Colorful festivities mark Holy Week in Guatemala
April 11, 2014
In 2014, the city of Antigua, Guatemala, is expected to attract about
200,000 tourists for Holy Week.
The food, decorations and devotions that are part of Holy Week in Guatemala make a cornucopia for the senses.
For Dora Hernandez, a translator for Unbound in Guatemala, Holy Week is a time to celebrate her faith and culture.
And it's an impressive sensory experience.
"The mixture of the smells of incense, palm, fireworks, pine needles, moistened sawdust, fresh tropical fruits, flower arrangements, grilled fish and tamales is amazing," Dora said.
One of the wonderful benefits of sponsoring a child or elder is forming a friendship with someone from another culture and learning about that person's traditions.
As a staffer since 2006, Dora translates letters from sponsored friends and sponsors. She has seen countless letters in which they share their traditions with each other.
Scott Wasserman, president and chief executive officer of Unbound, said such sharing deepens friendships.
"Your friendship gives hope to your sponsored friend," Scott said. "Sharing cultural traditions helps you and your sponsored friend to know and respect each other."
Dora Hernandez, translator for Unbound, Guatemala.
Holy Week, the week before Easter (April 13-19 this year), is a time of prayer and gratitude, Dora said.
"This is a very spiritual time of the year for our country."
Tourists flock to Guatemala during Holy Week, or Semana Santa, to take part in the rich traditions. Guatemala is especially known for the colorful carpets that line Holy Week processions.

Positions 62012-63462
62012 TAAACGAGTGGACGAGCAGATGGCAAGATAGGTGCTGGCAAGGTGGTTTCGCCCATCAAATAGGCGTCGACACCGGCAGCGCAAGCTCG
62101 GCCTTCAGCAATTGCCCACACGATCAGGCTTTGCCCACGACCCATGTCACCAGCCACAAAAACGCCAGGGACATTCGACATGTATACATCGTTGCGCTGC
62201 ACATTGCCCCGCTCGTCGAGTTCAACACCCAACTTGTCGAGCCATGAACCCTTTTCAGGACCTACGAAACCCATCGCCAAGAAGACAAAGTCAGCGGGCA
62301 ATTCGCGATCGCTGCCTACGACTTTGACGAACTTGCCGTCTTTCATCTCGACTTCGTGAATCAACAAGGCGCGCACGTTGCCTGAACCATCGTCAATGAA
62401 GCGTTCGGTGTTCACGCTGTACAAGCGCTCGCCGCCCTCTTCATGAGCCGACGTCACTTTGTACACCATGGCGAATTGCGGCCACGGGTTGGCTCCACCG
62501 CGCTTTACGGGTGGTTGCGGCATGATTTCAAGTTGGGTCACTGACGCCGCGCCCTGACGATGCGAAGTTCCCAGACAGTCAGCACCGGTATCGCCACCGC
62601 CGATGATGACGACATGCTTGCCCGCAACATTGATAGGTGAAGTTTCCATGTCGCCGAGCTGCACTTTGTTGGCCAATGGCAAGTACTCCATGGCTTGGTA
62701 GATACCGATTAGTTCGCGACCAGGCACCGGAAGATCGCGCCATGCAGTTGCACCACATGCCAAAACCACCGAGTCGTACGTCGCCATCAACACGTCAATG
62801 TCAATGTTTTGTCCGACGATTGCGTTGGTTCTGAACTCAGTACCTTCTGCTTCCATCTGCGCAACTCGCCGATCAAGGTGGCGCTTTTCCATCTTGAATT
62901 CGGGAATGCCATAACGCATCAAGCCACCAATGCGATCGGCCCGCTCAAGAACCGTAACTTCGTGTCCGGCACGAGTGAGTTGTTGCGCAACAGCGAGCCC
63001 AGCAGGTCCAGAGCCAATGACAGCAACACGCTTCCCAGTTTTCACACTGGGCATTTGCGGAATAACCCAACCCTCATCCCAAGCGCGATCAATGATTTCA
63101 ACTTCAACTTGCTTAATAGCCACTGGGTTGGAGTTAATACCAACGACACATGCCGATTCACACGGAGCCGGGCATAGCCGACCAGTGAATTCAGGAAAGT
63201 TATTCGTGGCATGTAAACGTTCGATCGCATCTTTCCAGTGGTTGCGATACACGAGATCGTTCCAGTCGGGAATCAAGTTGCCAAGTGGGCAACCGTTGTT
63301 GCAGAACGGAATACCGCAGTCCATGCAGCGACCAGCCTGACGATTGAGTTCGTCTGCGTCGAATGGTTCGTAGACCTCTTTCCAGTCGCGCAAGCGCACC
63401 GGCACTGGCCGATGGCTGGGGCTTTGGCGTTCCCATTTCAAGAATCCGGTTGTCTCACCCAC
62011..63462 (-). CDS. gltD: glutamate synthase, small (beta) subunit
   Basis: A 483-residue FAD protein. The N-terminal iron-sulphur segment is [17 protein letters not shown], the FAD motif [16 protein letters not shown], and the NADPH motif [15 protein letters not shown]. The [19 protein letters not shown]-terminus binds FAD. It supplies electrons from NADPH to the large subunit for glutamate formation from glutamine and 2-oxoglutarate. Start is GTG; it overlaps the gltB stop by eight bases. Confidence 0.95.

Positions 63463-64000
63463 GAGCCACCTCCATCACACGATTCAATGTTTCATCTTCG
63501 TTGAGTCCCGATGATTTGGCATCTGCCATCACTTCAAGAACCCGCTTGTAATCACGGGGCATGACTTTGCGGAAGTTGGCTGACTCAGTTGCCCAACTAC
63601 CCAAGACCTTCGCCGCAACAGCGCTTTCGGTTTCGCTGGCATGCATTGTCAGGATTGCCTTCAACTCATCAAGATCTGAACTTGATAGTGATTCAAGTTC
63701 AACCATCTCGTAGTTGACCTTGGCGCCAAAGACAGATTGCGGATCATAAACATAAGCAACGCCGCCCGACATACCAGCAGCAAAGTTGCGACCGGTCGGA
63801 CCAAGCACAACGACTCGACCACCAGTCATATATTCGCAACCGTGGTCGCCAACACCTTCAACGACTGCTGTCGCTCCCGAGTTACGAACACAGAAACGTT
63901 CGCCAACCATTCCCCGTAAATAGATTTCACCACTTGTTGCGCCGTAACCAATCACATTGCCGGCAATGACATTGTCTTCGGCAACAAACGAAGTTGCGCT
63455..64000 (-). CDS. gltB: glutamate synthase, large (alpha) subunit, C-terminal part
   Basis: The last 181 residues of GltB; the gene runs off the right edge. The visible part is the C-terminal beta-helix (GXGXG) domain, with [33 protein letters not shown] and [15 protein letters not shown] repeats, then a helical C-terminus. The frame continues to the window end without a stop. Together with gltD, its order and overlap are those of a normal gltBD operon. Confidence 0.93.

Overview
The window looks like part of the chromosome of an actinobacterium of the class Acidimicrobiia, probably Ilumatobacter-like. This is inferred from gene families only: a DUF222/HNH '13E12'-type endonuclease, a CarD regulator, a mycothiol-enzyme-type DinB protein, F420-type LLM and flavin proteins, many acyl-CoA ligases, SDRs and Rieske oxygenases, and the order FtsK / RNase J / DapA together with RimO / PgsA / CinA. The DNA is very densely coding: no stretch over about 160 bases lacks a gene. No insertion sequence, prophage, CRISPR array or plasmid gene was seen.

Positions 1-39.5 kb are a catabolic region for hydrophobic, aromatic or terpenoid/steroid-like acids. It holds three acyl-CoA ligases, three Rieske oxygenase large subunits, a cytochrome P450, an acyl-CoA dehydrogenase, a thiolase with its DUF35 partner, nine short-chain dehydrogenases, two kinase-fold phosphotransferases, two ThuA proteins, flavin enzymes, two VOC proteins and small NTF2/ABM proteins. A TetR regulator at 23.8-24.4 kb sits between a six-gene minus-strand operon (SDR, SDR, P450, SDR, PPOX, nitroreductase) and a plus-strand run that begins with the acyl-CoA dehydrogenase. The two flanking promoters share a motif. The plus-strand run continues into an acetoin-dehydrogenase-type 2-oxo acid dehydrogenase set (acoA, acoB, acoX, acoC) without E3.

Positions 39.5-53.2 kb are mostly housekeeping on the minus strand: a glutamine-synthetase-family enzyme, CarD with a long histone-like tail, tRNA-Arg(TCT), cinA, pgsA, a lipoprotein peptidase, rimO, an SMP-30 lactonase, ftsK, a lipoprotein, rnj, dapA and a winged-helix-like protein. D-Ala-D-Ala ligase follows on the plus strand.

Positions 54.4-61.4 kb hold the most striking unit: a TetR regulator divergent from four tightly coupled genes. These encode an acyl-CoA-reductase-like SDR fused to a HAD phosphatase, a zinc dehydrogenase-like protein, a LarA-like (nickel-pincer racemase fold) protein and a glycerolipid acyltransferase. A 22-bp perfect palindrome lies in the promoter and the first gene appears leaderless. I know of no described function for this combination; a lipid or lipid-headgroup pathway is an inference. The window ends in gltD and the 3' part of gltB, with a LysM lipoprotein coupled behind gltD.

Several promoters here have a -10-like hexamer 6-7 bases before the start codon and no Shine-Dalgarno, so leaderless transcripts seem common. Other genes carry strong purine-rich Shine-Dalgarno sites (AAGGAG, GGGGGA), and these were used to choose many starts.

Dora sees a strong connection between Unbound's work and the liberating, life-giving message of Easter.
"Unbound is also bringing liberation to those in need," she said. "It is providing dignity for the families.
"Sponsorship provides a path for their liberation from poverty, not only to have more but be more."
Carpets line Holy Week processions
Dora and her family have a special way of celebrating Holy Week. They make colorful carpets used to line the routes of processions.
The carpets are made of colored sawdust, fresh flowers, pine needles and other natural materials. They're offered as a way to give thanks as the image of Jesus passes through.
Colorful carpets made of natural materials line the routes of
processions for Holy Week in Guatemala.
"It's also part of our tradition, our culture, our unique way of celebrating and decorating our community this time of year," Dora said.
Dora's family prepares to make their carpet two to three months before Holy Week. They create designs hand carved from wood in the shapes of flowers, religious figures or patterns. About 10 hours before the procession, they create the carpet.
"We start [with] a thick layer of white sand and then we spread out a layer of natural colored sawdust," Dora said. "Then we start creating our design with colored sawdust and natural materials."
People usually make carpets the length of their homes.
"But there are carpets the size of a whole street," Dora said. "So five or up to 100 people can get involved in making a carpet."